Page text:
“Why not? It’s creepy enough, even by day. I mean, we don’t exactly have haunted houses available.” He looked gloomily out of the window at the night flowing past. “Just think, if this was fifty years ago, we could have had our pick of haunted houses. No self respecting town didn’t have at least one. If it were only fifty years ago...”
“If it was fifty years ago,” Priya pointed out, “you wouldn’t have any of this fancy equipment available. If it works, that is.”
“Don’t worry about that. It works.” Sujay pulled a long grey pipe like an elongated cone out of the bag. It had a bulbous rubber structure at the narrow end while the wider end was covered by a grill. There were buttons and USB ports along a strip on one side. “Now this,” he said, “is the actual ghostcatcher.”
“Fascinating,” Priya said. “How does it work?”
“We hook it up to the detector. When it detects a ghost, we home in on it and pinpoint the source at which the signal is strongest. Then we simply press this bulb and release it, and the ghost’s sucked right up the tube into the bulb.”
“There’s something wrong with my hearing. I think I drank too much. It sounded like you said we suck the ghost up into the tube by pressing the bulb.”
“That’s what I said. Of course, the ghost won’t stay confined in that bulb forever.”
“Fancy that,” Priya murmured, shifting up to fifth.
“So,” said Sujay enthusiastically, and fished out another object from the bag. It was a box about the size of a shoebox, and obviously very strongly built, with rivets at all the corners. It was also obviously very heavy. “So,” he resumed, “we squirt the ghost into this.”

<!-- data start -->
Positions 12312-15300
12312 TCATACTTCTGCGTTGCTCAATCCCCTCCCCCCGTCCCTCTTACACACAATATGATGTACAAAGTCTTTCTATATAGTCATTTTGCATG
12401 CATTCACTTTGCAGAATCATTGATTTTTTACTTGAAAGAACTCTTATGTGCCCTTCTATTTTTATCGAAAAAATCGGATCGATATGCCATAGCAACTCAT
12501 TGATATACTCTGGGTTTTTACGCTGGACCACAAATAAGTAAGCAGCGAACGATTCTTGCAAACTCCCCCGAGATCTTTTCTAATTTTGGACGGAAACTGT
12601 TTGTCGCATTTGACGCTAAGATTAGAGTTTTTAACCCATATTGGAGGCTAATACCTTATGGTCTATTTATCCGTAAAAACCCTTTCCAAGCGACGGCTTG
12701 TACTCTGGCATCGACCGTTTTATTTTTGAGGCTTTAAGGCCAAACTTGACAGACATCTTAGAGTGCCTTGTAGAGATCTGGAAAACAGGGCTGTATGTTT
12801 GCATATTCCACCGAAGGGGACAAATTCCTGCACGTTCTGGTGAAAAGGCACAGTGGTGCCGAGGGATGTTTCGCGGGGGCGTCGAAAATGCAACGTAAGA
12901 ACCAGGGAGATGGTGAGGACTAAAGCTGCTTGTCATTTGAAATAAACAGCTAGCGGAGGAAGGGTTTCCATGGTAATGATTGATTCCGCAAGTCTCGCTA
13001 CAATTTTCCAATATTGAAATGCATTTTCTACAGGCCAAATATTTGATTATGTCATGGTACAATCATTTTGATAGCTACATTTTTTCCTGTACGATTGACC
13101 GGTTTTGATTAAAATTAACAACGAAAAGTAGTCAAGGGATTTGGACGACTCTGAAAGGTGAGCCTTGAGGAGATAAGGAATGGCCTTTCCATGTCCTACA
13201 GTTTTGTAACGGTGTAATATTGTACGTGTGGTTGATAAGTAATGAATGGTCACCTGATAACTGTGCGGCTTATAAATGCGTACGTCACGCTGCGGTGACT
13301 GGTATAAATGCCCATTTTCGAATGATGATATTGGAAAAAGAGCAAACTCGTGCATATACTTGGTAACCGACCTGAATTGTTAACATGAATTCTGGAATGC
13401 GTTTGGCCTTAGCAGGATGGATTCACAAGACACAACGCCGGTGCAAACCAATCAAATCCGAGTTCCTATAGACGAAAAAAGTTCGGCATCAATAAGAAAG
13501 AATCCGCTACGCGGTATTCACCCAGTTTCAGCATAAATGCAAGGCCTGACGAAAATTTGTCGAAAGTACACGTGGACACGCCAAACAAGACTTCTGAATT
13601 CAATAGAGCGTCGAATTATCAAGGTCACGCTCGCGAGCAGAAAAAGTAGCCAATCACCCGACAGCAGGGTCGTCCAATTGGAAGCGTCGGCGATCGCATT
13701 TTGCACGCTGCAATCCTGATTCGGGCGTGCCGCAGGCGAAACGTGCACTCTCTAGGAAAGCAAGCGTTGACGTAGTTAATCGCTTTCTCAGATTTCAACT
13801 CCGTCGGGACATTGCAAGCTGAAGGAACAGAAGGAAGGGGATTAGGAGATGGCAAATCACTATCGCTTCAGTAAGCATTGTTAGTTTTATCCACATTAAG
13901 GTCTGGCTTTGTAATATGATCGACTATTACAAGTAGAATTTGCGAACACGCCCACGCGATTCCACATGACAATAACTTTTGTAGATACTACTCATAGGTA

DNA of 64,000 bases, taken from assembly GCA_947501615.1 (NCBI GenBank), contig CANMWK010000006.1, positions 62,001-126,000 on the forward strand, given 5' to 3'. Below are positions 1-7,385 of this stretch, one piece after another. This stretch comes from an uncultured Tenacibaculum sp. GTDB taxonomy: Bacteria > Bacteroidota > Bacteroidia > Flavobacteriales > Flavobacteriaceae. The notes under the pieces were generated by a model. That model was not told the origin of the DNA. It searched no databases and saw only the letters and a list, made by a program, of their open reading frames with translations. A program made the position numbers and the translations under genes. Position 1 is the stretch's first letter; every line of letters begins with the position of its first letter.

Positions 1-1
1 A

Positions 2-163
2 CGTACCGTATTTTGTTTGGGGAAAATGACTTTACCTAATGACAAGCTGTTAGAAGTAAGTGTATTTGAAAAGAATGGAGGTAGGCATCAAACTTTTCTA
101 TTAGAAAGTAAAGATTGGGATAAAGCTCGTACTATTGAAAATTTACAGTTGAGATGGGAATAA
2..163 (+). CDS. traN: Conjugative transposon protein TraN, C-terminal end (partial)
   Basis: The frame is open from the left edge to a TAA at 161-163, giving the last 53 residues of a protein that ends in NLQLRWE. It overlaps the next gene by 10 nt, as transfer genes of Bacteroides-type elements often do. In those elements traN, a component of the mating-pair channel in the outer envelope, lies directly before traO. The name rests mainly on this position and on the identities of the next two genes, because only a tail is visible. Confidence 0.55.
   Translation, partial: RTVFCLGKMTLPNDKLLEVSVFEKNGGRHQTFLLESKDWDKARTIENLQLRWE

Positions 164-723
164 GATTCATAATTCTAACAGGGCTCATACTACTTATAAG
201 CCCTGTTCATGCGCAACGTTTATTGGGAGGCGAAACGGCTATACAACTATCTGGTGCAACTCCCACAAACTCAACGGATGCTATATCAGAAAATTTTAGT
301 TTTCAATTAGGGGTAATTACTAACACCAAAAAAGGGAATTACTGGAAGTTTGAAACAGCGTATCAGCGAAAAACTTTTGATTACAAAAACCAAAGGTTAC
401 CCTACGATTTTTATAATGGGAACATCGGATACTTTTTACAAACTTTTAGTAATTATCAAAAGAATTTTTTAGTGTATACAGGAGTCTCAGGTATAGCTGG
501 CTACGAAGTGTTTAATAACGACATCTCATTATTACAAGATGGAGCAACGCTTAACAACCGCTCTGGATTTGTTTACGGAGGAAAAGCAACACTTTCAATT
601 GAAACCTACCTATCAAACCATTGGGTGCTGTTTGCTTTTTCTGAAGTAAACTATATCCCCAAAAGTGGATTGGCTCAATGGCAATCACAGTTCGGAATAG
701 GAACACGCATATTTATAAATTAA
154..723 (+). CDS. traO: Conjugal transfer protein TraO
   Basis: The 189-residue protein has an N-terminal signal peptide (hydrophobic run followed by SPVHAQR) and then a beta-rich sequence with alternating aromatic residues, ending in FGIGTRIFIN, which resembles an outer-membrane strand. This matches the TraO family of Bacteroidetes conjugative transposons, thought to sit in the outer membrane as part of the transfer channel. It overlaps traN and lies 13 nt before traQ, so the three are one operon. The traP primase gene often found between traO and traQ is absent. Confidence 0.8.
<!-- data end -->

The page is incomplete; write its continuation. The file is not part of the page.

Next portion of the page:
“I said ghosts must be locally isolated radiations, didn’t I? This box is lined with lead.”
“It blocks radiation. The thickness determines how much radiation it blocks. In fact it’s only about a third as big inside as it is on the outside. The filling is all lead. Let’s see how the ghost gets out of that. Of course,” he added, “the clients have to actually see the ghost inside the box. In order for it to have any effect, you know, as advertising.”
“Yes, I was wondering when you were going to come to that.”
“Look here.” Sujay pointed to a small projection on the roof of the box, with a button beside it. “That’s an eyepiece with lenses set inside the box. Lead glass lenses, just so the ghost can’t get out that way. And the button is for lights to come on in the box.” He waxed enthusiastic. “Now, when our business is all established, we can offer the clients their ghosts to keep, imprisoned forever in these lead-lined boxes, and with or without lenses as they want. If they feel like talking to the ghost...”